Nearby the airport is an Art Gallery with a ‘Moai Statue’ in front of the old school building. Some brochures/people tell that it is an original statue from Easter Island, but having visited Easter Island by myself I don’t believe this story. It still remains interesting to take a look.
During spring De Cocksdorp is surrounded by flowering bulb fields.
Den Burg is a quite old village and was already inhabited in the 7th century. In 1345/46 the town (‘fortress’) got new walls and even nowadays the ring pattern of the streets in the centre reminds to these old days. The most remarkable landmark is the Reformed Church in the middle of the town.
One of the oldest houses of the village (1599) houses the so called ‘Oudheidkamer’, a small museum with a collection of antiques, artefacts and traditional costumes. ‘Het Schoutenhuys’ is another old gabled house; this is part of ‘Hotel De Lindeboom’
Den Burg is by far the biggest village on the island and more than the half (about 7000) of the people of Texel are living here. It has a nice shopping centre and we enjoyed strolling around in the local owned shops. The Groeneplaats is the central square with every Monday morning a market. One side of this square is dominated by an awful modern town hall.
Although the biggest it is also the least touristic village of Texel with just a couple of hotels and restaurants.
Perhaps the best place to relax or having a drink or lunch is the terrace of ‘Hotel De Lindeboom’ at the Groeneplaats. Even in February we enjoyed the sun and Texel’s street life.
The island of Texel seems to be made for bike trips (as many parts of the Netherlands). It is as flat as a pancake, although there are some ‘hilly’ parts with the dunes and an area called ‘De Hooge Berg’ (the High Mountain) southeast of Den Burg. Texel has more than 135 km’s bike paths and many of the country roads are very quiet and another option for a bike trip. The whole island isn’t too big and you always find a café for a rest and a drink.
We made a lovely trip with Den Burg as a starting point and heading to the small village of Den Hoorn through polder scenery with typical 'stolp' farmhouses and with lots and lots of crocus flowers along the road. Den Hoorn is ‘famous’ for its white church, dating back to 1425 (open in summer on Thursdays from 2.00 to 4.00 pm). After visiting the viewing point on top of Loodmansduin - with great views of the dunes and the polders - we biked through the dunes and the pine forests of ‘De Dennen’ to the beach at ‘Westerslag’.
Along dune valleys, heathland and meadows we reached our last (coffee)stop in the village of De Koog, before going back to our hotel in Den Burg.
This bike trip was about 30 km’s long and we made it in an easy pace in an afternoon, exploring both parts of Texel: the dunes and the polders. Visit the Tourist Information Centre and asked for cycling routes on the island or just buy a map and make your own choice.
You can bring your own bike or just rent one at your accommodation or in one of the many bike rental shops on the island. Also possible as a daytrip from the mainland: just park your car in Den Helder, take the ferry, rent a bike at the ferry harbour and enjoy the special feeling of being on the island of Texel.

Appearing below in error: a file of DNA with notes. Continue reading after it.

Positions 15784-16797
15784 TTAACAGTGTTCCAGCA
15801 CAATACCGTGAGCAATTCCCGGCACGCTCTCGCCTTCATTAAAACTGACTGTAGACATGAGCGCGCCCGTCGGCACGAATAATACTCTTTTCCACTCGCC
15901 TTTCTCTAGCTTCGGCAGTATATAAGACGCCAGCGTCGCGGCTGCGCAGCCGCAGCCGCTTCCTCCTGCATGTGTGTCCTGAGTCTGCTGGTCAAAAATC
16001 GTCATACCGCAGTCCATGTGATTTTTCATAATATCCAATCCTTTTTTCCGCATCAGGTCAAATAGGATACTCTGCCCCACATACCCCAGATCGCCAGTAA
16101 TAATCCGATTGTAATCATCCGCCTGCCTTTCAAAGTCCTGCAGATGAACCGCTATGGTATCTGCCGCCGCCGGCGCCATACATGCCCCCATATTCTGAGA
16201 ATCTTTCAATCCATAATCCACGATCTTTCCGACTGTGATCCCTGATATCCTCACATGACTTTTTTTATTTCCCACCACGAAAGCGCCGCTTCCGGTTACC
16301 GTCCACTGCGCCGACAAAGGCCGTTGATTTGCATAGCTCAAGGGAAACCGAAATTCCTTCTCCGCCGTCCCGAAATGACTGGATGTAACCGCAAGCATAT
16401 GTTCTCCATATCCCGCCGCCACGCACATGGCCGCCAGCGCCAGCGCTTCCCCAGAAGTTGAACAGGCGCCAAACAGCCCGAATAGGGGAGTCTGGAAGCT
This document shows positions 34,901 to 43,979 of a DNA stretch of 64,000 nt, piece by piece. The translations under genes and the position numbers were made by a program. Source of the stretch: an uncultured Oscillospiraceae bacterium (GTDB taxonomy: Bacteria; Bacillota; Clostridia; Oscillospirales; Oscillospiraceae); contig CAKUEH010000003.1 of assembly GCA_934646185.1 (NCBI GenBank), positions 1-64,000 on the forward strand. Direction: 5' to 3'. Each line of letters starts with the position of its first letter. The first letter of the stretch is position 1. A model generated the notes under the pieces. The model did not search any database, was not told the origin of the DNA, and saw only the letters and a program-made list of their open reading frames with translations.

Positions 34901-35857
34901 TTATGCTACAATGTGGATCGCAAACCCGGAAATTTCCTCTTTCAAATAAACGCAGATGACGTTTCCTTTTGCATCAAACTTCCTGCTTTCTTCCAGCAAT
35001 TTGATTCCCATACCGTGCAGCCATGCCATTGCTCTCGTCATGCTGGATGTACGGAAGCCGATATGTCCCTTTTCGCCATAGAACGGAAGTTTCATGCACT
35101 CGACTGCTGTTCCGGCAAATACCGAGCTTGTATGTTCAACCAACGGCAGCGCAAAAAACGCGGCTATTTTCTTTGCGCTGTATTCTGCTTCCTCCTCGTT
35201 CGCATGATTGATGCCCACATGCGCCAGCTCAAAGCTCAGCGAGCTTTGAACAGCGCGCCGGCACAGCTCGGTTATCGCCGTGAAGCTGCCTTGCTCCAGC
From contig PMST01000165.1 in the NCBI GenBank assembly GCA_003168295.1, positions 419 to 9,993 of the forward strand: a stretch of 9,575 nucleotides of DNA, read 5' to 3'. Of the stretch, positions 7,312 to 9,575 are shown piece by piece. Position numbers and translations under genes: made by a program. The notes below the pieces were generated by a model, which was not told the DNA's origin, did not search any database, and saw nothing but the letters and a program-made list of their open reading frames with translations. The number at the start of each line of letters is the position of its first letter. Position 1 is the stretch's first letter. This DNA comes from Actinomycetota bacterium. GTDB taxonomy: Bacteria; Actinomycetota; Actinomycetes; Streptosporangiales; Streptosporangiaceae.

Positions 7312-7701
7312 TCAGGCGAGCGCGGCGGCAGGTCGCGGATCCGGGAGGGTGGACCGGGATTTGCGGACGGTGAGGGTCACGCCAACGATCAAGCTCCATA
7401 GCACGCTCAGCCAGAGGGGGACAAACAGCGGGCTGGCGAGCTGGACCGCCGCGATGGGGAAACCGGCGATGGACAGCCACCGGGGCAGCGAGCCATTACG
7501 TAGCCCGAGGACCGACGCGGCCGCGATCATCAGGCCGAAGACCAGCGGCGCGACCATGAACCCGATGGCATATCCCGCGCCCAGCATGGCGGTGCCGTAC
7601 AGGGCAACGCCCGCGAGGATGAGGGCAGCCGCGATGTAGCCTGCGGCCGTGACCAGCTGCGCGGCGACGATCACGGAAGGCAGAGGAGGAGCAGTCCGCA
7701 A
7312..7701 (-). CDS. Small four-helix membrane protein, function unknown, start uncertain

a very divers museum. There are old houses re-build and decorated in former days. My mother-in-law recognized a lot from her childhood
There is lot of information about boats, and the navy. A lot activity for children. And of course the beachcomber-part, the most strange things they have found on the beach you can find it here.
Twice a day big parts of the wadden stand clear of the water. At this low tide you can make a walk over the Dutch wadden, with a guide. Take on your oldest shoes, because after the walk you can throw them away. It can be very heavy, when your feets are sinking deep in the mud.
Between De Cocksdorp and De Koog, you will see a wonderful dunes landscape covered by purple heather (at least in August ;-). It was the fist time I saw such a purple landscape and it impressed me a lot! I did not stop to take pictures! And my friend Anik choosed very wel the color of her t-shirt!
De koog seemed to me to be the most touristic village of the island with a cute littke shopping street with all the summer goods for the childen etc...The houses
painted in different colors and the chuch gave me the impression to be somewhere in Norway! I loved the wooden houses everywhere ;-)
The port of Oudeschild is located on the Waddenzee-side of the island. In and around the village there are several historical elements from the days of the Dutch East India Company and a nice mill. This side of the island is protected by a dike on which you can ride the bike if you are not afraid of the wind ;-)
This lighthouse is in the most nothern part of the island, near the Cocksdorp, and the place where to catch a boat to go to the next island : Vlieland. I enjoyed there very much the beach where we had our lunch ;-)
In the south Part of Texel, on a road going from Den Hoorn til the west coast, you will cross a landscape that looks a bit like scotland with green hills, lakes and scottisch cows!!!!! And if you are lucky as we were, you will maybe meet a 'bagpipe' playing, inspired by the landscape and the atmosphere!
explore their beautiful bike paths and cover more ground in less time. it is like a makeshift hobbiton. while riding our bicycle it started to sprinkle so be sure to bring a light jacket to cover up some. also bring a camera to cature the surroudings and maybe even some snacks.